One Year Later: A look back at Mayor Graham’s student housing district changes
The law, passed in October 2022, redefined family and rezoned the west side of Binghamton to prevent unregulated growth of the student housing industry.
Last July, Binghamton Mayor Jared Kraham proposed an ordinance to “curb student housing.” The law, passed by the Binghamton City Council last October, updated the city’s zoning code and banned student rentals in some residential neighborhoods.
Created to more accurately regulate Binghamton’s housing market, the law ensures that students do not compete with local families for housing, according to a news release from Craham’s office. Specifying that unrelated students living in a single housing unit do not constitute a family, the legislation rezoned part of the West Side, an area with extensive student housing. The City Council vote was four to one in favor of passage.
By law, student housing is prohibited in the city’s one-family (R1) and two-family (R2) residential zones. Student housing is permitted in multiple residential (R3) zones, although new and existing properties require approval from the City Planning Commission by July 1, 2023.
Graham’s 2021 campaign was based in part on his vision for housing integrity. He explained why organizing student housing was a priority when he took office.
“We had outdated laws on the books that were not clear (and) did not allow for effective student housing enforcement,” Kraham said. “Student housing was creeping into neighborhoods that had never had it before. In fact, neighborhoods that were never supposed to have this high population density or the nine-month short-term rental business model.
Graham added that the market “is almost self-enforcing the law.” Prospective student housing owners looking for a mortgage often need a zoning compliance letter, which tells the lender that the use is permitted under city code. Buyers seeking to establish student housing outside permitted areas will not receive a compliance letter and could later be rejected for a mortgage, according to Craham.
The four Republicans in the House, Giovanni Scaringi, Sofia Resinetti, Philip Strawn, and Thomas Scanlon, voted to pass the legislation. The only opposition came from Councilwoman Angela Riley, a Democrat whose district includes much of Binghamton’s west side. At a City Council work meeting on October 6, 2022, Reilly, referring to an email from a constituent, expressed his reservations about the law.
“There is one (LLC) in this area that has over 1,000 beds… in the area that is being rezoned,” Riley said. “They rent each bed for $750, and they make over $750,000 based on the size of their property. They pay taxes based on the price of housing, compared to our small businesses in the area… They’re taxed differently and they don’t make half as much as some These are limited liability companies.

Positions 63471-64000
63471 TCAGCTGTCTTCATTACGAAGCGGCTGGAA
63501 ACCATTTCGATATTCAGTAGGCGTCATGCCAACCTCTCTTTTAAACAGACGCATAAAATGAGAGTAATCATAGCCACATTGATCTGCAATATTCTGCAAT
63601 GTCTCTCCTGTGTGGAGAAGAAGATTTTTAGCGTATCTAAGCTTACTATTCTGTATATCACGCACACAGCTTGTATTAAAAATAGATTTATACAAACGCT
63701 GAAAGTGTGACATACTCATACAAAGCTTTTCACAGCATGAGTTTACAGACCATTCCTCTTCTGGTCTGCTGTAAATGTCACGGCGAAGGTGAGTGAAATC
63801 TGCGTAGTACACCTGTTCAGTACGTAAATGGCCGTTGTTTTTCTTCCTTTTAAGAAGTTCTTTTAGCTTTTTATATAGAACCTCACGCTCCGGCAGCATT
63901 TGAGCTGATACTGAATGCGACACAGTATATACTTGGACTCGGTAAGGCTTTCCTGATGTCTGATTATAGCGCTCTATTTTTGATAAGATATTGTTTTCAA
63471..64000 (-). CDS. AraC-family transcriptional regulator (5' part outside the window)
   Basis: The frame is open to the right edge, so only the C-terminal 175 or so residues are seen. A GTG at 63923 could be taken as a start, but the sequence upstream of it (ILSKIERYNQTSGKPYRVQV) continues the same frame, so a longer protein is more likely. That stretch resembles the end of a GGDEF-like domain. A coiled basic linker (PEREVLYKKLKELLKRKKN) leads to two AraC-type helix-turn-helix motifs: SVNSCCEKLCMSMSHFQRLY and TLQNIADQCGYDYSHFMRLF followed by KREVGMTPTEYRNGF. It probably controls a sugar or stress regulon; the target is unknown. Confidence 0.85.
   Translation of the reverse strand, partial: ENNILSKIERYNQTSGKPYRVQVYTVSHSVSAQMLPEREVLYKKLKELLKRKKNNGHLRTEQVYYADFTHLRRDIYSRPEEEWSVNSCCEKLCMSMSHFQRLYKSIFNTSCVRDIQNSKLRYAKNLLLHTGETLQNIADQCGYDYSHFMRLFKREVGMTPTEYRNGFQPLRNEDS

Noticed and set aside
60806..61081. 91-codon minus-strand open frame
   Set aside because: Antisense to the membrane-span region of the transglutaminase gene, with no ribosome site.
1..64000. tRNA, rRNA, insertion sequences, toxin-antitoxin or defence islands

Immediately afterward, Democratic Councilman Joe Burns added that the council was trying to preserve an area that was no longer residential but instead a commercial area filled with student housing businesses. Instead of redefining family, he said, the city should redefine what “business” means. If parts of the West Side were rezoned as commercial, the city could collect more tax revenue on commercial landlords and lower taxes on residential homeowners, according to Burns.
Graham stressed that the law’s goal is to “(protect) the integrity of single-family residential neighborhoods, while expanding the non-student rental market.”
“Student housing is illegal in single-family neighborhoods in Binghamton,” Kraham said.
Evelyn Tucker, a sophomore integrative neuroscience major, said she is looking forward to off-campus housing for the upcoming academic year. She called the zoning ordinance an important step forward for quality of life and equity in Binghamton.
“I think it’s important to separate families and college students who live together,” Tucker said. “Especially when college students go out to bars and parties in neighborhoods where families and children live nearby. I definitely think that owners of large businesses should pay more in taxes because of the impact they have on the local community. They should be helping the community they benefit from and allowing them to thrive.”